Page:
June 25: Carly Simon- "You're So Vain" - is 66-years-old today.

Did you know?

In 1976, Carly made her only appearance on Saturday Night Live. It was a pre-taped performance—a rare occurrence on that show—because Simon suffered terrible bouts of stage fright. In the appearance, she sang two songs: "Half A Chance" and  "You're So Vain."
Carly Elisabeth Simon was born in New York City, New York, and raised in the Riverdale neighborhood of the Bronx. Her father was Richard L. Simon (co-founder of Simon & Schuster), a pianist who often played Chopin and Beethoven at home. Her mother was a civil rights activist and singer. She attended Riverdale Country School. She also briefly attended Sarah Lawrence College and joined Alpha Gamma Delta, before dropping out to pursue music.

Simon's career began with a short-lived music group with her sister Lucy as The Simon Sisters. They had a minor hit in 1964 called "Winkin', Blinkin', and Nod," and made three albums together before Lucy left to get married and start a family. Later, Carly Simon collaborated with eclectic New York rockers Elephant's Memory for about six months. She also appeared in the 1971 Milos Forman movie Taking Off, playing an auditioning singer, and sang "Long Term Physical Effects," which was included in  the soundtrack for the movie.

Her solo music career began in 1971, with the self-titled Carly Simon on Elektra Records. The album contained her breakthrough top-ten hit "That's the Way I've Always Heard It Should Be." It was followed quickly by a second album, Anticipation. The title song from that album, written about a romance between Simon and Cat Stevens (now known as Yusuf Islam,) was a significant hit, reaching #3 at Easy Listening radio and #13 on Billboard's Hot 100.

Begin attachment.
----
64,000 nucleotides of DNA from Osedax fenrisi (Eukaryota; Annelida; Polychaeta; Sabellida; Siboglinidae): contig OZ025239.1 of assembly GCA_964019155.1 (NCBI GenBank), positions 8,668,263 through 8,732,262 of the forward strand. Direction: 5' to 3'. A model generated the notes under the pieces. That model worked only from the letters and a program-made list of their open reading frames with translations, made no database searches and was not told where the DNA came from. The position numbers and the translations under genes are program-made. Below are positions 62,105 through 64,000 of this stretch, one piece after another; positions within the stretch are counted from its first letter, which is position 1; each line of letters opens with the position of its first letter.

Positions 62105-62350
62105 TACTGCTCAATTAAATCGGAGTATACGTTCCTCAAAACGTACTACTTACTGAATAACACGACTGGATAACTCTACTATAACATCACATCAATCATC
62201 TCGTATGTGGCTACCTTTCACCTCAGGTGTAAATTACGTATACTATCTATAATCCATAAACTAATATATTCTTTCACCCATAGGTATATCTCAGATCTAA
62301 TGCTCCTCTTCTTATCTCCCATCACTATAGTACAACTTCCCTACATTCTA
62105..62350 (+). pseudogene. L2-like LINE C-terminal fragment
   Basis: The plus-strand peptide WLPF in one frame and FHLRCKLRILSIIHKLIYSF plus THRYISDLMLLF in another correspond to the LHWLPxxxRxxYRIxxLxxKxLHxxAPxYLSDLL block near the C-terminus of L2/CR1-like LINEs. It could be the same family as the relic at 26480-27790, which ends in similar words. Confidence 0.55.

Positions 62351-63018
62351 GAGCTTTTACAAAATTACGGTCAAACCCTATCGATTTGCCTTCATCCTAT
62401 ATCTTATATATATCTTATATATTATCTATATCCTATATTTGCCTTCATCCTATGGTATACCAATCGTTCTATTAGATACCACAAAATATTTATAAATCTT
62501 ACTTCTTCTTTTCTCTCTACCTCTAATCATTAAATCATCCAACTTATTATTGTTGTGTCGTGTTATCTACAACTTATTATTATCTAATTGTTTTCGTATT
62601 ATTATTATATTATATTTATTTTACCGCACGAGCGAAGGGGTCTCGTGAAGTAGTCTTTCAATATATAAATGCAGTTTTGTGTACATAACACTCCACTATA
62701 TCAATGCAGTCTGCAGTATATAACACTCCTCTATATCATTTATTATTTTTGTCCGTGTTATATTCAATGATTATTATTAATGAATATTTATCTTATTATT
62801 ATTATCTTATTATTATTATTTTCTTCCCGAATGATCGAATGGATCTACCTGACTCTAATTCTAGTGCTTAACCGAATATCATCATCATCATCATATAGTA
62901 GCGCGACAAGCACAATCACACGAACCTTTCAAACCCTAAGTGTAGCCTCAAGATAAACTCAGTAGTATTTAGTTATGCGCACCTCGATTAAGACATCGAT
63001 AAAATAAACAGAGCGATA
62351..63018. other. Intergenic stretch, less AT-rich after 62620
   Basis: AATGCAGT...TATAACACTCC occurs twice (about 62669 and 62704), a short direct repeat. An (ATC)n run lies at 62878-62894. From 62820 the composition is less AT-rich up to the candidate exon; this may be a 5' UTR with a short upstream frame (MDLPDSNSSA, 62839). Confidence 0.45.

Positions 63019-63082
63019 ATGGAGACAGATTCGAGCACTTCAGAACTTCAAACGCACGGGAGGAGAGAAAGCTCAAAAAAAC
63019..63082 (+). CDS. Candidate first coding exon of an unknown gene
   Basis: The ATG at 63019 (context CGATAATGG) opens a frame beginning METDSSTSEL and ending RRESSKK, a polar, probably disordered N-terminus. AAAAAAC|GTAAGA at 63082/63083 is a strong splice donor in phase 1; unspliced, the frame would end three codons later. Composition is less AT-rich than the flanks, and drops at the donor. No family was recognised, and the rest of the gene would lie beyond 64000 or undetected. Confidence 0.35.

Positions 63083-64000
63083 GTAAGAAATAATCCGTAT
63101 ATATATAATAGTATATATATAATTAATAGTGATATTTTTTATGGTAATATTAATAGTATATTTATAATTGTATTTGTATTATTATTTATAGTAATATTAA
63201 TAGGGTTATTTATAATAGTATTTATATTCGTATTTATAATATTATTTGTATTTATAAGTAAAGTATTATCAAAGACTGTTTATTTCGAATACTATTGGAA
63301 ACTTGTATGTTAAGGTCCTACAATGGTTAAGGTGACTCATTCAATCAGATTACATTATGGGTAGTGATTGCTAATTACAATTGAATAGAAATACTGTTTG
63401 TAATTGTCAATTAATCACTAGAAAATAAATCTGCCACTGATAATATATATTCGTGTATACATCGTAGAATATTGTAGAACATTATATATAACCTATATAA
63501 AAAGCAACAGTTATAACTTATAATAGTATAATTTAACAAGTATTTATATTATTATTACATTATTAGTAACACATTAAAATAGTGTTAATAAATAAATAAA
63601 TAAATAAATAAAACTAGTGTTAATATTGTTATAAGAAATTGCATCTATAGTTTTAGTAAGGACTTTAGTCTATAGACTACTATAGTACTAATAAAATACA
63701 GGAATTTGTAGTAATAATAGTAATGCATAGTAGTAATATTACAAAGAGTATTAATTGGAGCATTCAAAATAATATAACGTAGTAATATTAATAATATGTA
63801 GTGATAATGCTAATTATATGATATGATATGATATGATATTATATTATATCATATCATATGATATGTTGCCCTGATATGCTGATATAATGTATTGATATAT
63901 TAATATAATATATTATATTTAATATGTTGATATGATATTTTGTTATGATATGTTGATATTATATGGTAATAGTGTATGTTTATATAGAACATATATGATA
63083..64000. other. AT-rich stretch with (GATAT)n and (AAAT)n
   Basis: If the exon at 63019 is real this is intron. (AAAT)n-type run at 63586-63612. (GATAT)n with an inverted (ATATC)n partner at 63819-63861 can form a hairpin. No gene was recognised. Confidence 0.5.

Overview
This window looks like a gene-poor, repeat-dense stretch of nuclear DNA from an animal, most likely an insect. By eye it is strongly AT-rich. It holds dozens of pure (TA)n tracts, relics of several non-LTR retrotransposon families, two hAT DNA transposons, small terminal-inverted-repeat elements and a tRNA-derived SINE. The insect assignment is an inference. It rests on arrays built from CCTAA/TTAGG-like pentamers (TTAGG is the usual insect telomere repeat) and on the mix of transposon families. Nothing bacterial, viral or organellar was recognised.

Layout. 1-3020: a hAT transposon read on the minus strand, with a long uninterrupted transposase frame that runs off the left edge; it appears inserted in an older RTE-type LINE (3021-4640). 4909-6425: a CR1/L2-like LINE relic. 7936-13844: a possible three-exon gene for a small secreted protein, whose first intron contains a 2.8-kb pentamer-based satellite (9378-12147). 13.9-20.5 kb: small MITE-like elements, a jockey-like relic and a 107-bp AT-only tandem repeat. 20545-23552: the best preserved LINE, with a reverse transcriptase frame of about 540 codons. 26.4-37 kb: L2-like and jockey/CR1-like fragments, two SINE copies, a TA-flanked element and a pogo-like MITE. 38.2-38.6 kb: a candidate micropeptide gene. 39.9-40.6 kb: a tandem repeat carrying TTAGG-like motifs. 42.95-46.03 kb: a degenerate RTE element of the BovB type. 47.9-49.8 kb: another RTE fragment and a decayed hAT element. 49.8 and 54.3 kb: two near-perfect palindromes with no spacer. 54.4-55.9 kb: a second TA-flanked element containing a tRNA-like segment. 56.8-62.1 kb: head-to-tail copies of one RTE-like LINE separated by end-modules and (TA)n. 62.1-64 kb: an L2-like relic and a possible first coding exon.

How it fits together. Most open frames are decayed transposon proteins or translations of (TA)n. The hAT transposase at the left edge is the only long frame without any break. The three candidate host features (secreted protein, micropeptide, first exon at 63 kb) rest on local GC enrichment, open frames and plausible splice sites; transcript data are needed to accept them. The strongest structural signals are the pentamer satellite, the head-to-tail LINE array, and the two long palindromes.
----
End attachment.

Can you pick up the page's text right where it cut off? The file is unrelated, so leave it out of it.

With Cat Stevens (Yusuf Islam)
The next single release - also reportedly written about Stevens, though perhaps about future husband James Taylor, whom she had known since childhood - was "Legend In Your Own Time" which failed to make much of an impact on the charts. After their brief liaison during 1970–1971 ended amicably, Stevens wrote his song "Sweet Scarlet" about Simon, who also had highly publicized relationships with Warren Beatty, Mick Jagger, Kris Kristofferson and James Taylor during this period.

Carly With James Taylor
In 1973 Simon scored the biggest success of her career with the classic global smash "You're So Vain." It hit #1 on the U.S. Pop and Adult Contemporary charts, and sold over a million copies in the United States alone. It was one of the decade's biggest hits and propelled Simon's breakthrough album No Secrets to #1 on the U.S. album charts, where it stayed for six consecutive weeks.


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No SecretsThat's The Way I've Always Heard It Should Be


The album achieved Gold status that year, but by the album's 25th anniversary in 1997, the album had been certified Platinum. "You're So Vain" received Grammy Award nominations for Record Of The Year, Song Of The Year and Best Pop Vocal Performance, Female. Additionally, in 2008, it was listed at #72 on the Billboard Hot 100's list of the top 100 songs from the chart's first 50 years, August 1958 through July 2008.